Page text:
Pictured: Amgen headquarters building with flags/Courtesy of Amgen
Tuesday, Johnson & Johnson and Amgen reached a settlement in their patent dispute over the latter’s biosimilar candidate to J&J’s blockbuster antibody Stelara (ustekinumab), according to a Delaware court filing reported by Reuters.
The exact terms of the settlement remain “confidential” at this time, an Amgen spokesperson told BioSpace in an email, adding that the agreement will allow “Amgen to launch its biosimilar candidate to STELARA no later than January 1, 2025,” subject to the FDA’s approval of its BLA.
BioSpace also reached out to J&J but the company was not immediately available for comment.
Stelara is J&J’s top-selling asset. In 2022, the therapeutic antibody brought in over $9.7 billion in revenue, up by around 6% from its $9.1 billion sales figure in 2021. The blockbuster biologic accounted for more than half of the earnings of J&J’s immunology business and sold more than the company’s other heavy hitters, including the cancer medicines Darzalex (daratumumab) and Imbruvica (ibrutinib).
Stelara won its first FDA approval in September 2009 to treat moderate to severe plaque psoriasis. The therapeutic antibody has since picked up several other regulatory wins, including for psoriatic arthritis in 2013, for moderately to severely active ulcerative colitis in 2019 and, most recently, for active psoriatic arthritis in children in 2022.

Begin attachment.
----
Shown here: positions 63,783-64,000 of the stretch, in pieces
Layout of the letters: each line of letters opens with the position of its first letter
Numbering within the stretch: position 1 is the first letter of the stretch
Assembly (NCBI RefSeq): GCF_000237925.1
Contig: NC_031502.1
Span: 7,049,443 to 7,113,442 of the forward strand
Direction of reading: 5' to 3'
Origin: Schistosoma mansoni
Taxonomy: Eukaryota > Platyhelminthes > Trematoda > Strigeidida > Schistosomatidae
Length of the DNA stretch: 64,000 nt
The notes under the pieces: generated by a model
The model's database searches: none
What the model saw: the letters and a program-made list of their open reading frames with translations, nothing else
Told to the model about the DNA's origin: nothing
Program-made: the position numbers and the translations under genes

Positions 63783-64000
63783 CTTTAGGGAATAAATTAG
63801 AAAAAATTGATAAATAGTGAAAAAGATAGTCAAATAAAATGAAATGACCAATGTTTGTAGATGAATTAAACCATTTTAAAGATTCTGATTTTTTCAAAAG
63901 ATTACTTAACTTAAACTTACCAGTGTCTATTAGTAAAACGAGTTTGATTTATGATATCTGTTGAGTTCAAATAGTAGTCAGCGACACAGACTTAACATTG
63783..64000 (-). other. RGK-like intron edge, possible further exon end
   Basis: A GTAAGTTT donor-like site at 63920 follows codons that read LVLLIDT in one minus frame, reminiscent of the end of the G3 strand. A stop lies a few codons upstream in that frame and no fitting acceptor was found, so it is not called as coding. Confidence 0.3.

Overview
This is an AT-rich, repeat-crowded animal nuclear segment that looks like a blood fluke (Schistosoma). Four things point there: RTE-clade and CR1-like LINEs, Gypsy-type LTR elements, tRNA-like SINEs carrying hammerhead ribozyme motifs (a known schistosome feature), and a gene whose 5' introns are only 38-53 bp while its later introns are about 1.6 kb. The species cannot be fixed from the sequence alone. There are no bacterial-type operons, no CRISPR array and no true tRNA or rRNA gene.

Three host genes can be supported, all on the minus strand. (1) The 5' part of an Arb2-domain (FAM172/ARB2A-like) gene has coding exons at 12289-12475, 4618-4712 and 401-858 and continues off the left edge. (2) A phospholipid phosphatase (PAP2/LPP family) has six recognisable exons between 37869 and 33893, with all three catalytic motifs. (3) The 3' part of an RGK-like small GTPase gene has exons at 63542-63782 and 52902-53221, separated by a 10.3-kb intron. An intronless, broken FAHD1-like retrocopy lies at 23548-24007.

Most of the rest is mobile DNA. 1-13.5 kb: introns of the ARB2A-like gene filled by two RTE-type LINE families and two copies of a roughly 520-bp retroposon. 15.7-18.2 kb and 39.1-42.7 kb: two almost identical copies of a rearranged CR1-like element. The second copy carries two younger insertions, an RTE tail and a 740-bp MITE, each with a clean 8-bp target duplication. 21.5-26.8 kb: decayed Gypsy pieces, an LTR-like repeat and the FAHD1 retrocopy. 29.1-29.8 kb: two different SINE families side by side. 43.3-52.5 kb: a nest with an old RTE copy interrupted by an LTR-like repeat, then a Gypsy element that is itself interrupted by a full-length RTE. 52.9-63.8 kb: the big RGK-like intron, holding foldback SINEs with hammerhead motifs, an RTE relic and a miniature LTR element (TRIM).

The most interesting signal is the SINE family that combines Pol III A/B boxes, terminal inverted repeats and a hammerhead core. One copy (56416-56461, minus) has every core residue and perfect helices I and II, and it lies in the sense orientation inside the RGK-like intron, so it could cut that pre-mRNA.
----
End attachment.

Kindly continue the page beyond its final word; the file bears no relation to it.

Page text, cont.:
J&J, through its subsidiary Janssen, first filed its lawsuit against Amgen in November 2022, alleging that by seeking to market its biosimilar ABP 654 “immediately upon FDA approval” Amgen would infringe on at least two of Stelara’s patent protections.
“Amgen’s stated intention to launch its ABP 654 biosimilar product as soon as possible presents a controversy of sufficient immediacy to support declaratory judgment of patent infringement,” according to J&J’s lawsuit.
In April 2022, Amgen released results from a Phase III comparative clinical study showing that in patients with moderate to severe plaque psoriasis, its biosimilar candidate demonstrated no clinically meaningful difference from Stelara.
In early November 2022, a few weeks before J&J filed its lawsuit, Amgen revealed in its Q3 financial report that it had submitted these Phase III data to the FDA for the biosimilar’s approval. The company also announced it was running another Phase III study to support ABP 654’s bid for the regulator’s interchangeability designation.
Tuesday’s patent settlement comes as the biopharma industry is faced with one of its steepest patent cliffs. By 2030, nearly 200 medicines will go off-patent, of which 69 are blockbuster drugs.
Tristan Manalac is an independent science writer based in metro Manila, Philippines. He can be reached at firstname.lastname@example.org or email@example.com.
Leave a Reply